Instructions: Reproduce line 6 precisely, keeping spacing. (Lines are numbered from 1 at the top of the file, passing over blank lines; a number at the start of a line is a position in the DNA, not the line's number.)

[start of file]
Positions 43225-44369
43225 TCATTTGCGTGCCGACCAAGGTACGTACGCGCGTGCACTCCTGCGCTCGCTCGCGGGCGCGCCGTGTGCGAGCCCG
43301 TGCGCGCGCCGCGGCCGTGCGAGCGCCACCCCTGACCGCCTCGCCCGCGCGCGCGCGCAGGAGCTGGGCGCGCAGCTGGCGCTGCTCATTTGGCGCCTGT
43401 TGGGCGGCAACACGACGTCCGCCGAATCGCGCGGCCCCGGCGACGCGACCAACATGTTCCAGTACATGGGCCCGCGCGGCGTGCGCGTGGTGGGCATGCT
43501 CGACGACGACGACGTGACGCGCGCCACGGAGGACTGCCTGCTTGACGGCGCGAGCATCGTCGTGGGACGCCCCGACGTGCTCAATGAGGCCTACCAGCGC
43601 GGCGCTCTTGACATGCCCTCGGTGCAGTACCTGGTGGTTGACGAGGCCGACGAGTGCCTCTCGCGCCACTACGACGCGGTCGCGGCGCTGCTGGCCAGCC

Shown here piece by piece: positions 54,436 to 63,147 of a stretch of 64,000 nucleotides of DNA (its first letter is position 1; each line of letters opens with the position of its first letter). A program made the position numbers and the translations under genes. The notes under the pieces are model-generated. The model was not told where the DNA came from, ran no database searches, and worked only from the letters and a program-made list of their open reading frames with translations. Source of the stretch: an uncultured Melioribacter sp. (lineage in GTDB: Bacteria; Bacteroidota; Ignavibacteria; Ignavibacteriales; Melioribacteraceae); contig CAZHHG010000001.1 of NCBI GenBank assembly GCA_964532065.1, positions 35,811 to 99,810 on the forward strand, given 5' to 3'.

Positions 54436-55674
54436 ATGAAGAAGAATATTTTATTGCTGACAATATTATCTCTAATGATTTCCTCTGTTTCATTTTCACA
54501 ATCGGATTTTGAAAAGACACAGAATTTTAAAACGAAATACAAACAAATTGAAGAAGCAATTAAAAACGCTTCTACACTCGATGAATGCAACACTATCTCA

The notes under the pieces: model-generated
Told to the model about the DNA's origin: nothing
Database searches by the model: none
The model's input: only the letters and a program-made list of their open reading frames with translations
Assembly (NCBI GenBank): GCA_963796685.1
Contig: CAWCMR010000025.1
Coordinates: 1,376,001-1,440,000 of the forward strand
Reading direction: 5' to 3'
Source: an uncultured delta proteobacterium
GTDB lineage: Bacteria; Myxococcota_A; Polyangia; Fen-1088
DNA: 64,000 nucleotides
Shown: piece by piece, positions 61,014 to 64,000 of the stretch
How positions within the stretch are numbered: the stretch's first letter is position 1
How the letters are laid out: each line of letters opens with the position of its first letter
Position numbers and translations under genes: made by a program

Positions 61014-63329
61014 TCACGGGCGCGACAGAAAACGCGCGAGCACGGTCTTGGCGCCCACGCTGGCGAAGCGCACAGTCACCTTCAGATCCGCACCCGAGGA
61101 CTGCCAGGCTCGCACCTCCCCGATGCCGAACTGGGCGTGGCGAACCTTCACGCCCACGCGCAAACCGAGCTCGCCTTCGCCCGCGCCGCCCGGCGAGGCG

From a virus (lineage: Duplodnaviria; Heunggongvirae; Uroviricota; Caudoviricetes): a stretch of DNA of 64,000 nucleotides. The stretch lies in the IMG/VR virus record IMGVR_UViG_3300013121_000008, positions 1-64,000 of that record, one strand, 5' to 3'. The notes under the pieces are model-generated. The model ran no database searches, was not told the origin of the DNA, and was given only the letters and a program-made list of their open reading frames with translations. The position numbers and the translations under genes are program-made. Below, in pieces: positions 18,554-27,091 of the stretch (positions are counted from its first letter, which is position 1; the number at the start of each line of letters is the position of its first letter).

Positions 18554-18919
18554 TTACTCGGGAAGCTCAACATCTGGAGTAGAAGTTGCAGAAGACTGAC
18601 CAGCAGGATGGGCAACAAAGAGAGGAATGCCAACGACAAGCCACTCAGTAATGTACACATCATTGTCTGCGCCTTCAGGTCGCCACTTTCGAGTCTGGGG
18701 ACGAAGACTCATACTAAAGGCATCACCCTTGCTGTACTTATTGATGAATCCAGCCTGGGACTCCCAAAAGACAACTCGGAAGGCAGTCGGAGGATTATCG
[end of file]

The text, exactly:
43601 GGCGCTCTTGACATGCCCTCGGTGCAGTACCTGGTGGTTGACGAGGCCGACGAGTGCCTCTCGCGCCACTACGACGCGGTCGCGGCGCTGCTGGCCAGCC